I Can't Hear You

Miss Cellania's Links

Silver Medal Shocker. The story of the notorious US-USSR gold medal basketball game at the 1972 Olympics.

Maybe Men Will Be Scared for a While. But maybe to fear women is to begin seeing them as people.

When Artificial Intelligence Gets into Birding. After studying a list of 32000 existing bird names, a neural network comes up more more -and they're glorious. (via Metafilter)

If You Find Aliens, Who Do You Call? Various officials reveal how they pass the buck on such calls.

The 20 Most Important Pop Culture Moments of the Last Ten Years. 

Meet the Murderous Viking Princess Who Brought the Faith to Eastern Europe. Game of Thrones could learn a thing or two from Saint Olga.

Star Wars and the Strategic Use of Chasms. No real spaceship or space station will ever have that much elbow room.

The Story of Hyperchess, a 3D Chess Game Inspired by Star Trek. Max Chappell worked for twenty years to get it right.

In the 16th century, Dutch Renaissance artist Pieter Bruegel the Elder painted a village scene filled with people doing nonsensical things. Netherlandish Proverbs illustrates over a hundred old Dutch proverbs. (via Strange Company)

The Slash: The 20-Foot Clearing That Stretches 5,525 Miles Across World's Longest Border. You can see it in satellite images. (via Digg)


(via Fark)

Mantis Squad

What's going on with these mantises? Are they about to fight? Are they posing for a picture? Are they even alive? Yes, they are alive, but it appears to be a kind of stand-off, where they are bluffing each other, waiting and even daring one of them to make the first move.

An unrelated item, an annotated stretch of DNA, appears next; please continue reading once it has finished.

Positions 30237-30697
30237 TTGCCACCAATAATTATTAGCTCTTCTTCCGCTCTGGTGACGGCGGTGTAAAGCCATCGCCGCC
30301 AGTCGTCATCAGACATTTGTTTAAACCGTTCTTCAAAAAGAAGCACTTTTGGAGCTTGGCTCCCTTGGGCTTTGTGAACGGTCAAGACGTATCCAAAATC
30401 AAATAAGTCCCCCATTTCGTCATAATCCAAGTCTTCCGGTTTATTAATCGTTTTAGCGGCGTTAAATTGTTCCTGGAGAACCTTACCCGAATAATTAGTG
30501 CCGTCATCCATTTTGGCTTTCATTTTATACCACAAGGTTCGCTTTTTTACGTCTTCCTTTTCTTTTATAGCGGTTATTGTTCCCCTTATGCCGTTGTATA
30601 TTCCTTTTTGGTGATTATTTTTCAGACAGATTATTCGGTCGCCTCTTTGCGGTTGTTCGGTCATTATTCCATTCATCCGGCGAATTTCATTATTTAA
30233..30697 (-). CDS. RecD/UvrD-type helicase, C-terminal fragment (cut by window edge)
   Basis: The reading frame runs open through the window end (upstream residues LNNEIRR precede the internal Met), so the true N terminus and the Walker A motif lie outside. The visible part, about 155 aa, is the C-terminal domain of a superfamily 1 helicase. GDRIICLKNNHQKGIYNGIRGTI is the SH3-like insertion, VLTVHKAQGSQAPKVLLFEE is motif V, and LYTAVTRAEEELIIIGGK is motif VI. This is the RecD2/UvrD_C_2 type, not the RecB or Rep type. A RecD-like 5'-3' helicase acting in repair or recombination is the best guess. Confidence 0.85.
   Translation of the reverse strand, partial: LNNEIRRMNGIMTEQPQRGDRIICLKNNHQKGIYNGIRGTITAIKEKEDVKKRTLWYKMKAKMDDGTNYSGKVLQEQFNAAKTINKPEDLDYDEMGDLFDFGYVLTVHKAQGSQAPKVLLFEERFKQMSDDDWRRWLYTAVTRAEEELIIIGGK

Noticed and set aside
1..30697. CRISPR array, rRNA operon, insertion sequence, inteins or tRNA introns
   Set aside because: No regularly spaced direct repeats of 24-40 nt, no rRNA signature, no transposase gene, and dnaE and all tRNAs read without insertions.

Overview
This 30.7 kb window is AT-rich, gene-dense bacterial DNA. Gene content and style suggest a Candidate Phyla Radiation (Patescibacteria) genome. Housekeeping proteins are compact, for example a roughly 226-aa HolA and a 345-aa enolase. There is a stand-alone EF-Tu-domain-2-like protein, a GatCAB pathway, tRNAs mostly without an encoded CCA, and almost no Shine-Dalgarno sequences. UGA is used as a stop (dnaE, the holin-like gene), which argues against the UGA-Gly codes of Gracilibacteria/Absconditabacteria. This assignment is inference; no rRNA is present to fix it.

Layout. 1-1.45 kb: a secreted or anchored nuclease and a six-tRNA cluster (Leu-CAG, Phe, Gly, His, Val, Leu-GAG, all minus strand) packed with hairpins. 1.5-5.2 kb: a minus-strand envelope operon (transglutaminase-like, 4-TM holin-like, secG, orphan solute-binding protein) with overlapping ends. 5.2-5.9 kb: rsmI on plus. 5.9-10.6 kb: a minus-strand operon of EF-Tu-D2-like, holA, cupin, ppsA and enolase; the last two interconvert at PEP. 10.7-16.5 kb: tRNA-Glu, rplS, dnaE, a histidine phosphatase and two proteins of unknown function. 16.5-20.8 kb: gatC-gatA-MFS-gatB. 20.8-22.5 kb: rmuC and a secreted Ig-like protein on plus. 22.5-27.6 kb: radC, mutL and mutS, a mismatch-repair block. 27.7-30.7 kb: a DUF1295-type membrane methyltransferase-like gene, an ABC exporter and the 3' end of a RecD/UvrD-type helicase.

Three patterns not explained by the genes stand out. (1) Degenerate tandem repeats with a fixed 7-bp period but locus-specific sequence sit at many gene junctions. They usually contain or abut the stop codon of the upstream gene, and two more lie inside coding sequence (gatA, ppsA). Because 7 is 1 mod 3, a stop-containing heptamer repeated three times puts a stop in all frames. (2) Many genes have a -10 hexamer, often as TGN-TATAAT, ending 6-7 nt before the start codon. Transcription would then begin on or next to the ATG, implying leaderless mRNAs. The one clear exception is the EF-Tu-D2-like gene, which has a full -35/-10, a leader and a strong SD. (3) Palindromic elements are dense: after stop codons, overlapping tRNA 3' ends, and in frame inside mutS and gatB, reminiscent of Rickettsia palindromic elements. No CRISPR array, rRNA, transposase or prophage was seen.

Turns out they are in their fighting stance in reaction to the camera. They sure are pretty, for a bunch of bugs. Adrian Kozakiewicz of InsecthausTV has plenty more videos that delve into the mysterious world of insect behavior. (via Boing Boing)

Tweet of the Day

Monday, January 22, 2018

Bilingual Honda

Quentin Tarantino's Star Trek: Voyage to Vengeance

If Quentin Tarantino directed the next Star Trek feature film, it would be the weirdest, bloodiest, most intense Star Trek ever! Luckily, we have some footage that fits the bill in this trailer. This is not for children. Nerdist presents a vision of Kirk, Spock, Scotty, Bones, and the rest of the crew in a grindhouse B-movie you can't wait to see. (via Digg)


(via reddit)

Snowboarders Try to Use a T-Bar

If you're used to a regular skilift, trying to get up a snowy mountain with a T-bar is challenging. It's even harder on a snowboard. But when you are an inexperienced snowboarder, it's almost impossible. These guys are out on their first snowboarding expedition at Nevis Range Mountain Experience in Torlundy, Scotland. On the one hand, it's nice to find out how incompetent you are before you get to the top of the mountain. On the other hand, you're now stuck in viral video with the videographer laughing at you, leading the internet audience to do the same. (via Tastefully Offensive)


(via Buzzfeed)


This video was presented as "bro's night out," which makes it seem like a silly game, but watch and listen. These guys are making serious music! Well, maybe not 'serious' music, it's the theme from Knight Rider followed by the theme from The Flintstones, but they do it well.